The applicant/proprietor of a trademark will be required to prepare a letter of authority or power attorney authorizing an agent (e.g. a legal practitioner) to apply for and follow up application for registration of trade marks at the Trade Mark Registry. The registration application is then made by submitting the requisite forms with representations of the marks to the registry, alongside the letter of authority or power of attorney. The application is scrutinised by the relevant body and the requisite acknowledgement and acceptance notices are issues as applicable. The trademark is then published in the trademark journal to enable the public challenge its registration. An absence of an opposition in this regard will lead to the issuance of the trademark certificate confirming registration
However, where there is an opposition, such an opposition must be made in the appropriate form, signed by the opponent and filed within two months of the advertisement. The Notice of Opposition must disclose the required information and include the grounds of opposition. The Applicant/proprietor of the mark is then required to file a counter statement in response to the opposition within a month of receiving notice of opposition.
Following the conduct of a search to confirm the patentability of the intellectual property, a patent application made for convention and non-convention, by submitting the requisite forms and a power of attorney designating the patent agent (e.g. the legal practitioner) to proceed with the application. A complete specification and claim together with plans and drawing if any are required, including a declaration signed by the true inventor is to be included. Where foreign priority is claimed, information concerning the patent, number, date country of earlier application and name of patentee is also included. Upon examination and grant of patent, a certificate is issued.
4. Right (s) conferred by registration/protection
The general principle is that an inventor should be able to reap all the rights that come with the creativity of original intellectual property. Thus, the proprietor of the trademark is entitled to institute proceeding to prevent, or to recover damages for, the infringement of the trade mark. A patentee has the right to preclude any other person from the act of making, importing, selling or using the product, or stocking it for the purpose of sale or use (where granted in respect of a product) and the act of applying the process or doing, in respect of a product obtained directly by means of the process (where granted in respect of a process). The scope of the protection is usually determined by the terms of the claims and the description, if any be used to interpret the claims.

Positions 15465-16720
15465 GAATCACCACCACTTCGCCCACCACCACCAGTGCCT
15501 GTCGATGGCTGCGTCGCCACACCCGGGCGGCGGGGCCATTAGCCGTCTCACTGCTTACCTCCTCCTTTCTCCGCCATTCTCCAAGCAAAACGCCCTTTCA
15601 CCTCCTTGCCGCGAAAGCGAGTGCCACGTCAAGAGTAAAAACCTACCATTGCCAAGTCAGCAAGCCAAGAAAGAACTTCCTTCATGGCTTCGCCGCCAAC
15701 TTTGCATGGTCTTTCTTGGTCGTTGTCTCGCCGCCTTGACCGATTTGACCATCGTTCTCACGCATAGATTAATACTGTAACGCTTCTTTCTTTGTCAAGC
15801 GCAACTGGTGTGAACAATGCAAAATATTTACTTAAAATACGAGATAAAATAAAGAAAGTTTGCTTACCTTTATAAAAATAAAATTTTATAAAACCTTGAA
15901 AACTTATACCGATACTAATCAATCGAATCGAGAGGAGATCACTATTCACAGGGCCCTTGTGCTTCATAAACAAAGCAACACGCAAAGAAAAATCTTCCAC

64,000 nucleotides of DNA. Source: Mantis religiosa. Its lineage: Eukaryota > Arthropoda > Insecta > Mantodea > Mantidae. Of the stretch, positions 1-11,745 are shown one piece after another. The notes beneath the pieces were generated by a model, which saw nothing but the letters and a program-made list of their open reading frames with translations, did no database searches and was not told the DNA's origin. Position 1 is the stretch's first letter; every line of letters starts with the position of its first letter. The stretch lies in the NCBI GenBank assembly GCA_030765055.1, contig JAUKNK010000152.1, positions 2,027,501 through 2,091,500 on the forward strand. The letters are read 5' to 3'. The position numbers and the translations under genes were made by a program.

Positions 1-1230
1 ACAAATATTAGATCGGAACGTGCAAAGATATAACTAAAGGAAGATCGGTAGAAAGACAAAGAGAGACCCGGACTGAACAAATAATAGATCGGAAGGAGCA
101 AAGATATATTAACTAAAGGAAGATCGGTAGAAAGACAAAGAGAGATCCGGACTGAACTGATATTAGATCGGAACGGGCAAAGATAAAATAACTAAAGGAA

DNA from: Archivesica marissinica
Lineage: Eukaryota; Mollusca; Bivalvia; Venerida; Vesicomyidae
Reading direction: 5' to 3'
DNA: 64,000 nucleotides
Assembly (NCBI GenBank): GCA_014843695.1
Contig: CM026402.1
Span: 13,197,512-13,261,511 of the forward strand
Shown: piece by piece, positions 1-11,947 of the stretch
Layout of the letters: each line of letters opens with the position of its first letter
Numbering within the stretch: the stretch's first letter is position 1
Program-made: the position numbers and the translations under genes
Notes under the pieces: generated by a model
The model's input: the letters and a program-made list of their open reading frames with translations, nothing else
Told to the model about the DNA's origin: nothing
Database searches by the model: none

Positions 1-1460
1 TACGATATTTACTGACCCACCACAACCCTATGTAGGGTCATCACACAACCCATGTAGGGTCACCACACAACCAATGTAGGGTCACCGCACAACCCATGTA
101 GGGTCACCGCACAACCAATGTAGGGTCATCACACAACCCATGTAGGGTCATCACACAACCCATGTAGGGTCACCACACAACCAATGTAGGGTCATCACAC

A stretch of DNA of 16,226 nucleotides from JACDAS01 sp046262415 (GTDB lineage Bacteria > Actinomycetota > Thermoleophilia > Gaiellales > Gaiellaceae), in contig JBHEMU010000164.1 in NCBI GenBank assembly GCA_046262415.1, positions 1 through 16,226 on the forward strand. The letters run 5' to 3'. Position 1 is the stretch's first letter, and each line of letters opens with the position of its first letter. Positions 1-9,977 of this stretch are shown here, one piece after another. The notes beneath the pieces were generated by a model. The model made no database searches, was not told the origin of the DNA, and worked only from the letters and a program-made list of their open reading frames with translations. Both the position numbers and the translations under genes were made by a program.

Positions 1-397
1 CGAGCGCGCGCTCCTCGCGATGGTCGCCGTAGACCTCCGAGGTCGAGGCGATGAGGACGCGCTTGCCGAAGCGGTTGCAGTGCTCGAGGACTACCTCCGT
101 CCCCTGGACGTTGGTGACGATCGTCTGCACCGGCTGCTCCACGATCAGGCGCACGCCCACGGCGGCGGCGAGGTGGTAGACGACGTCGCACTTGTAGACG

A registered copyright is considered infringed a person (s):
a. imports into Nigeria, otherwise than for his private or domestic use,
b. exhibits in public any article in respect of which copyright is infringed;
c. distributes by way of trade, offer for sale, hire or otherwise or for any purpose prejudicial to the owner of the copyright
d. makes or has in his possession, plates, master tapes, machines, equipment or contrivances used for the purpose of making infringed copies of the work;
e. permits a place of public entertainment or of business to be used for a performance in the public of the work, where the performance constitutes an infringed of the copyright in the work, unless the person permitting the place to be used is not aware, and had no reasonable ground for suspecting that the performance would be an infringement of the copyright;
f. performs or causes to be performed for the purposes of trade or business or as supporting facility to a trade or business or as supporting facility to a trade or business, any work in which copyright subsists.
5. Duration of protection offered
Trademarks are registered for an initial period of seven years from the date of the application for registration, renewable for subsequent periods of fourteen years in perpetuity. A renewal may be applied for within three months before the expiration of the seven years.
A patent is granted for a period of twenty years from the date of filing the application. During the life of the patent, the patentee must pay a prescribed annual fee in order to maintain the patent. Failure to pay this fee within six months of the anniversary date will cause the patent to lapse. The expiration or lapse of a patent shall be registered and notified. A lapsed patent cannot be restored.
Copyrights expire as follows:
a. Literary, musical or artistic works other than photographs: seventy years after the end of the year in which the author dies; in the case of government or a body corporate, seventy years after the end of the year in which the work was first published.
b. Cinematograph films and photographs: fifty years after the end of the year in which the work was first published.
c. Sound recordings: fifty years after the end of the year in which the recording was first made.
d. Broadcasts: fifty years after the end of the year in which the broadcasting first took place.
The content of this article is intended to provide a general guide to the subject matter. Specialist advice should be sought about your specific circumstances.